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CriticasWell-loved novelist Allende has always drawn from her personal life and family history in her writing, adding richness and detail to novels like Eva Luna (Rayo, 2001) and Hija de la fortuna (Daughter of Fortune, Rayo, 2002). In this newest work, she once again invites readers into her heart and mind, revealing the seeds of her novels and her impetus to write. Allende's memory guides this leisurely amble through worm holes in her personal history, focusing on her nostalgia for her lost country, Chile. After the 1973 military coup that ended her uncle's presidency and life, Allende went into exile and was forced to create a new homeland in her imagination. This memoir reads like a casual interview in which the acclaimed author explains everything from the history and geography of her native country to how she fell in love with an American in San Francisco. Admittedly subjective and even reveling in her bias when discussing Chilean society, its politics, and the national temperament, Allende is unfalteringly honest and engaging. Diehard fans will be interested in this fireside title, but the book lacks the substance and power of her first memoir, Paula (Rayo, 1996). The poignant storytelling is absent here mainly because Allende has already told this story in other books. Recommended for bookstores and libraries with large Spanish-language collections.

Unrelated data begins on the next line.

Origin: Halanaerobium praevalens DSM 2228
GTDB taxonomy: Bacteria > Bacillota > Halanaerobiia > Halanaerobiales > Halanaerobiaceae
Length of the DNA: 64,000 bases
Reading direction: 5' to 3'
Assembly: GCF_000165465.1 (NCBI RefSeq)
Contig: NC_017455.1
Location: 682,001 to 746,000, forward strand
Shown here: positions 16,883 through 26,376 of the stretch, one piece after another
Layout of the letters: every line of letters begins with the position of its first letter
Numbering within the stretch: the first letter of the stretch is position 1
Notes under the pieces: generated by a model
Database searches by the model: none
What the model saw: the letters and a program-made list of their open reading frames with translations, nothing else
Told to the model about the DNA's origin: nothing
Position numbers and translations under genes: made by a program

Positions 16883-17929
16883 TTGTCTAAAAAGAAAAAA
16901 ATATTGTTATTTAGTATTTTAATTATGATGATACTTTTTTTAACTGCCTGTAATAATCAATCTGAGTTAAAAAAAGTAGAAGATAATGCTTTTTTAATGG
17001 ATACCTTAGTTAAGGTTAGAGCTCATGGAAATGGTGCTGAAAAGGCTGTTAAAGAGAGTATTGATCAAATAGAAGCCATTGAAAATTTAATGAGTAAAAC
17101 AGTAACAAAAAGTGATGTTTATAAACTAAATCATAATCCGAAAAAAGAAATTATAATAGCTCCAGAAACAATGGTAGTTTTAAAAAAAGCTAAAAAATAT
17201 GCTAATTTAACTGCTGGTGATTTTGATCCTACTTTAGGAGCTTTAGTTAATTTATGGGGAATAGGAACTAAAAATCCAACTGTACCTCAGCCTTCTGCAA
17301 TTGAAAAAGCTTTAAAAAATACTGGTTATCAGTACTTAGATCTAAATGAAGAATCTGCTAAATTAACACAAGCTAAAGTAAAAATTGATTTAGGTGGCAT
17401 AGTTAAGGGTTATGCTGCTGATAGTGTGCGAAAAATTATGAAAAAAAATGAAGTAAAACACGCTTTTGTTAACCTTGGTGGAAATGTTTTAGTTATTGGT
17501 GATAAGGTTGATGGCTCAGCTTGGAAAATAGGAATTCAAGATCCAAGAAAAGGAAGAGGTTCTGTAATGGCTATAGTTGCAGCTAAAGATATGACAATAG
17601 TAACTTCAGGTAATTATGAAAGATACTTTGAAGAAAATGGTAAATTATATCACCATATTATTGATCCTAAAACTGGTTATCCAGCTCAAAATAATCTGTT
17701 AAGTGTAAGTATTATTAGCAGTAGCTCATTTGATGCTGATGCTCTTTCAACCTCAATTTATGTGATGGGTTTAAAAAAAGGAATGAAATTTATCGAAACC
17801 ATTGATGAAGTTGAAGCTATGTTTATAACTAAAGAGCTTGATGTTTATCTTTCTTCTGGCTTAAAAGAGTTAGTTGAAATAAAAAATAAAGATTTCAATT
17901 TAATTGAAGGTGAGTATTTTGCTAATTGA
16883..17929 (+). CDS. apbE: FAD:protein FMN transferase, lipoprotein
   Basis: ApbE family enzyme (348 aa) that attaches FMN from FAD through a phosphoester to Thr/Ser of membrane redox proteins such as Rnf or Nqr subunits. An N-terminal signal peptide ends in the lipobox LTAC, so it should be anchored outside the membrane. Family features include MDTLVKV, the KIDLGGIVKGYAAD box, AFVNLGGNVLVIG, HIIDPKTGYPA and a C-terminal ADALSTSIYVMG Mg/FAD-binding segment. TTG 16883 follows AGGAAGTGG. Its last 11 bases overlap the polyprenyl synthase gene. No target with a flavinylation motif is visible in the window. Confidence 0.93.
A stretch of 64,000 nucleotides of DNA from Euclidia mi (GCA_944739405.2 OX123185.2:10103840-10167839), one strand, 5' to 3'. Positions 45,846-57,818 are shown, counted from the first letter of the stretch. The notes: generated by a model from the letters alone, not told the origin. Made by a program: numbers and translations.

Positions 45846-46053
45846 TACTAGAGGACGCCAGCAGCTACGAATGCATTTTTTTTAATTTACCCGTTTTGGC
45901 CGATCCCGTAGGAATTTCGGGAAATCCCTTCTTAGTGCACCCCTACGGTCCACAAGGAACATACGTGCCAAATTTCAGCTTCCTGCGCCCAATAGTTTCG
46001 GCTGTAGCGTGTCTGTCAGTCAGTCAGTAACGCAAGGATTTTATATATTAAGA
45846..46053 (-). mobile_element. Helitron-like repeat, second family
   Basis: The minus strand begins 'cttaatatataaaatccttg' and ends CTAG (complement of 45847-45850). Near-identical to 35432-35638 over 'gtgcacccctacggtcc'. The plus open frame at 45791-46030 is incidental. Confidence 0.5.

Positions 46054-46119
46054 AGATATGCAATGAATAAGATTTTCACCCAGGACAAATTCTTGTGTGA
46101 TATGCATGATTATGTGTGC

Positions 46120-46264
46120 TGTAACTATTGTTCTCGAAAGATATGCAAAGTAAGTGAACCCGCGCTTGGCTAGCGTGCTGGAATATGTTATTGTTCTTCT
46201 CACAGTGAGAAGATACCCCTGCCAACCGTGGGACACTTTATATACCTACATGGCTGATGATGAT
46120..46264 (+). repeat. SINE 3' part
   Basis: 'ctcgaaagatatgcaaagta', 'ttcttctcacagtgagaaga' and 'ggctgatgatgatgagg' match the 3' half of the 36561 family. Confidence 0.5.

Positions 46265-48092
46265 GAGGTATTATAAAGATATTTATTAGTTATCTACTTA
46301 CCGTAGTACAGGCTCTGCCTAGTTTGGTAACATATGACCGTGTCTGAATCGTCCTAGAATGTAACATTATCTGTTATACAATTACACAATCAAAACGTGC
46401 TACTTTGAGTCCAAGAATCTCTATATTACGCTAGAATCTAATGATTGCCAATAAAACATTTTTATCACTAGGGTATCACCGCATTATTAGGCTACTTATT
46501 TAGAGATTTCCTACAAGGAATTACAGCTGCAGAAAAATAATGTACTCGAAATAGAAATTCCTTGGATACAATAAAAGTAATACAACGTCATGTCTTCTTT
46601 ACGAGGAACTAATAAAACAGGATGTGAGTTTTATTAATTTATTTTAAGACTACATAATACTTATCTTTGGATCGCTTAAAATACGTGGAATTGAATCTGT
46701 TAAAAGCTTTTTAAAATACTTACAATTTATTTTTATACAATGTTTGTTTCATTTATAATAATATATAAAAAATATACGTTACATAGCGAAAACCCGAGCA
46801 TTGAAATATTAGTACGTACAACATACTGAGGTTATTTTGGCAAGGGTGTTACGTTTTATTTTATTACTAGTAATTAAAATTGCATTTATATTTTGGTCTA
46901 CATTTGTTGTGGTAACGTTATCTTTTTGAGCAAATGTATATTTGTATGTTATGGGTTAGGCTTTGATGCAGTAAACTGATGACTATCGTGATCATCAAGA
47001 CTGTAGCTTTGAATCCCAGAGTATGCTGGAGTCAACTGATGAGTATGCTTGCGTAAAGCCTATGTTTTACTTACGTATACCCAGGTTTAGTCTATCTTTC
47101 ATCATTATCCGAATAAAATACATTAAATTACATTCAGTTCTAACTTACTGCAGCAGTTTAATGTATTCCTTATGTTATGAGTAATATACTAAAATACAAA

—Salwa C. Jabado, New York City Copyright 2003 Reed Business Information.